Whatever it is that’s causing your stress, get that shit fixed. Because until you do, your training won’t produce the results that it otherwise could.
By Christina Prevett MScPT, CSCS, PhD (c) – Master’s Athlete Specialist
#5 Fasted Morning Walk
By Dr. Mike T Nelson – Metabolic and Exercise Specialist
- Simple – Get up, go outside and walk. It does not get more simple Ok, if you live in the frozen tundra of Minnesota like I do, you may need a few clothes for fear of losing important appendages
- Teach your body to use fat as a fuel – Since you are ideally fasted, insulin is lower which pushes your body to use more fat. Plus this is low intensity and fat is the preferred fuel then. If a walk turns into high intensity you need to drop the 100 lb backpack or you need to see your cardiologist
- Better Energy and Sleep – Light exposure to the back of the eye help keep you more awake during the day and sleepier at night via a better circadian rhythm.
- Eye Movements – The muscles around your eyes can get “stuck short” just like your hip flexors from having your glute max glued to your chair all day. When you walk outside not only do your eyes have to change to accommodate looking farther away than a screen, they also move around more. Have you ever looked up from a screen to something outside the window or across the room and it took a couple seconds for the image to become clear? If so, your eye muscle need much more movement as that is not normal.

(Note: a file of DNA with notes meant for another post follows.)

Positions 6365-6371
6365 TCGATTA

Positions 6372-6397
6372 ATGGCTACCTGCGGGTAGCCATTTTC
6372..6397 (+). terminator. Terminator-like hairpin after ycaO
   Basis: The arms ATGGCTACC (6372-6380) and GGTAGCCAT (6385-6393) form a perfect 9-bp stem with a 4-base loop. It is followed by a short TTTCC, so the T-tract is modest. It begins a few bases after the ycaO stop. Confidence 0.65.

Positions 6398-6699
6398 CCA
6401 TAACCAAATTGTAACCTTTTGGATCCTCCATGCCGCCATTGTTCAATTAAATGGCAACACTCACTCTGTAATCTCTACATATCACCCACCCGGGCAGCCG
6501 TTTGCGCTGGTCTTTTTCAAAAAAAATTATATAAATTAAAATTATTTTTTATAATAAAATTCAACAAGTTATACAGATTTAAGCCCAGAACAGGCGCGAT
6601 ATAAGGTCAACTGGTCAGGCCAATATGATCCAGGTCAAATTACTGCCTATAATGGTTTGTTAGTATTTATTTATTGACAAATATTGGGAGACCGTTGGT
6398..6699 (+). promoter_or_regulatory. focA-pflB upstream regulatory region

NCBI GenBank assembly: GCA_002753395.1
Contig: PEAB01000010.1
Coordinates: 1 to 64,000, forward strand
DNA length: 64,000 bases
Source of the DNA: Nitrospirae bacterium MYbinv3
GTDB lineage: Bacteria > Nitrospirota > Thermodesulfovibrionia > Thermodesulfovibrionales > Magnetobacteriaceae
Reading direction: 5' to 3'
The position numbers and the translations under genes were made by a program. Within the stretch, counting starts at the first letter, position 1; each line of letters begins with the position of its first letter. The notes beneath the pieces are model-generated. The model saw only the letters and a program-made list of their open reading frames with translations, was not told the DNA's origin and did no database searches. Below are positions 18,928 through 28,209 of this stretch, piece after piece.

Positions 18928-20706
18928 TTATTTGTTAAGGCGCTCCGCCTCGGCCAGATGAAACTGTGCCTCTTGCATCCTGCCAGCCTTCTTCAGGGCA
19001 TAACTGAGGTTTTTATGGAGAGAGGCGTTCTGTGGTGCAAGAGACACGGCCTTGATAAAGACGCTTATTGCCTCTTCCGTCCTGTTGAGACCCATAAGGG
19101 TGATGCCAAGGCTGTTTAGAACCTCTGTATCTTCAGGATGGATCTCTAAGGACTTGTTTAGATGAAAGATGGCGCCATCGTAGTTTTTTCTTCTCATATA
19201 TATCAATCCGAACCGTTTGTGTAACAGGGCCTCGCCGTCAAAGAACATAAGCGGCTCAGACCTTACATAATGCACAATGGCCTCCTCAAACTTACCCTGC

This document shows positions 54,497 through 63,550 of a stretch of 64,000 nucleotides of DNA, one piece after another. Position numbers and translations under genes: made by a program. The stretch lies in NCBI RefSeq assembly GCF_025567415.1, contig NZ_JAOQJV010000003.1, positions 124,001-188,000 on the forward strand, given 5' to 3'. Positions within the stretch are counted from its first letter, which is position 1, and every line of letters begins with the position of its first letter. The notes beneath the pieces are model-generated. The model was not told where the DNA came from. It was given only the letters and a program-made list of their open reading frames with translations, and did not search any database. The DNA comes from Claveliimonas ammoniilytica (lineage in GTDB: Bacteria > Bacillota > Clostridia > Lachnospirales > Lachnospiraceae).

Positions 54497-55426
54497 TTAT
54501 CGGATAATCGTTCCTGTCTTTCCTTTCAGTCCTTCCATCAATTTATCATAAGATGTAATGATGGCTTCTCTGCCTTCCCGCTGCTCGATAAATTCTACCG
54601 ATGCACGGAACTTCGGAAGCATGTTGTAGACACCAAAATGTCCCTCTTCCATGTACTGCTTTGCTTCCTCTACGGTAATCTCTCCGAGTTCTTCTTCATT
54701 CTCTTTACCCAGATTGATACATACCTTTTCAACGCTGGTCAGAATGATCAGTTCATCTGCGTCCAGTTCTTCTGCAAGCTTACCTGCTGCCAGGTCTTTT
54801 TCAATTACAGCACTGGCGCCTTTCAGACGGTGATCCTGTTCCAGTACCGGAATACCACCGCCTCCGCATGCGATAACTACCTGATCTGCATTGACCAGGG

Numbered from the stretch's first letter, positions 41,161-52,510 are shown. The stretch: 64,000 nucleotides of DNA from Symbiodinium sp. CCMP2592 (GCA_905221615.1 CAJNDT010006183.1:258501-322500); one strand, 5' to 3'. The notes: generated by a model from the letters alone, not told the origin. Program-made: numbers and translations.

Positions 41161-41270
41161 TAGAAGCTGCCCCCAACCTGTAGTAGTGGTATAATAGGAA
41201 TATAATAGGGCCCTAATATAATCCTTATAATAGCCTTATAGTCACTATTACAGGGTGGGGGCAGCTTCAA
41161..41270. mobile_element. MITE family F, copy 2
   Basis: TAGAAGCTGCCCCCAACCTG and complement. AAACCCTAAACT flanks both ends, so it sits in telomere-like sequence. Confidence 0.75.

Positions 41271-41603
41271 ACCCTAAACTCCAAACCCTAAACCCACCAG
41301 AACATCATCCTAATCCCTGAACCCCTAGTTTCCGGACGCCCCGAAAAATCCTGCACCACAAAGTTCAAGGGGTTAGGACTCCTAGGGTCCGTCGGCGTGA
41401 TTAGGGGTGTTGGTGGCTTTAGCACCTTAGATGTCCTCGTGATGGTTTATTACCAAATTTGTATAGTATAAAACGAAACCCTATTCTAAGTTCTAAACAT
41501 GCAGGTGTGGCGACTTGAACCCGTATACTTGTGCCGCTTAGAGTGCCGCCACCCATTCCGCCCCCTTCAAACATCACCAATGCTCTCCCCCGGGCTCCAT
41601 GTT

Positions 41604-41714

- Blood Flow – Blood flow helps recovery especially for tissues that tend to not get much to start like soft tissue. While you don’t need to wash out “lactic acid” (that is a myth), every client that I’ve had just walk more has felt much better. Test out getting only 5,000 more steps outside on an off day vs becoming one with your couch cushion watching Netflix and thank me later.
#4 Low Intensity Movement
By Chris Cooper CPT, LMT – Strength Coach & Manual Therapist
Recovery from intense training is more than just taking the day off. In fact, that could be more detrimental to your progress than anything. The best methods encourage blood flow, stress reduction, muscular regeneration and mobility.
One particular method I happen to be in favor of involves low intensity movements like crawls, animal flow, loaded carries, and segmental rolling. These particular methods focus on keeping stress on the body low, shifting our nervous system from a sympathetic (fight of flight) state to a more parasympathetic (rest & recover) state, while encouraging movement and mobility.
The vital part to using these exercises for recovery lies in keeping the heart rate, intensity, and stress levels low. That way we get some activity for our body, without overly taxing it.
#3 Neural Charge Training
by Lindsay Bloom, BS, FMS-1 – Owner of John Rusin Fitness Systems, LLC
Traveling with Dr. John and Coach Christian Thibaudeau over the last year managing their world tour seminar series events, you learn a thing or two training under heavy fatigue and stress. Though Christian has been talking about neural charge training for a decade now, it’s only recently that I’ve been able to start incorporating it into programming more regularly – and that was out of absolute necessity!
Neural charge training is all about sub-maximal loads being moved explosively while focusing in on concentric portions of the lift only. Using dynamic efforts without an eccentric component to a movement reduces mechanical fatigue on the body while “recharging” the central nervous system’s batteries from a neurotransmitter perspective.
You’ll notice this featured video was taken at a big box commercial gym, again while we were traveling. This setup incorporates a joint friendly position with the bar raised up off of the floor to minimize the unwanted shear forces at the lower spine. But the best feature is the double mini bands that are placed around the feet that allow maximal explosion and bar acceleration through a more complete range of motion against accommodating resistance. Finally, using a deadlift variation from the bottom up, the eccentric portion is minimized.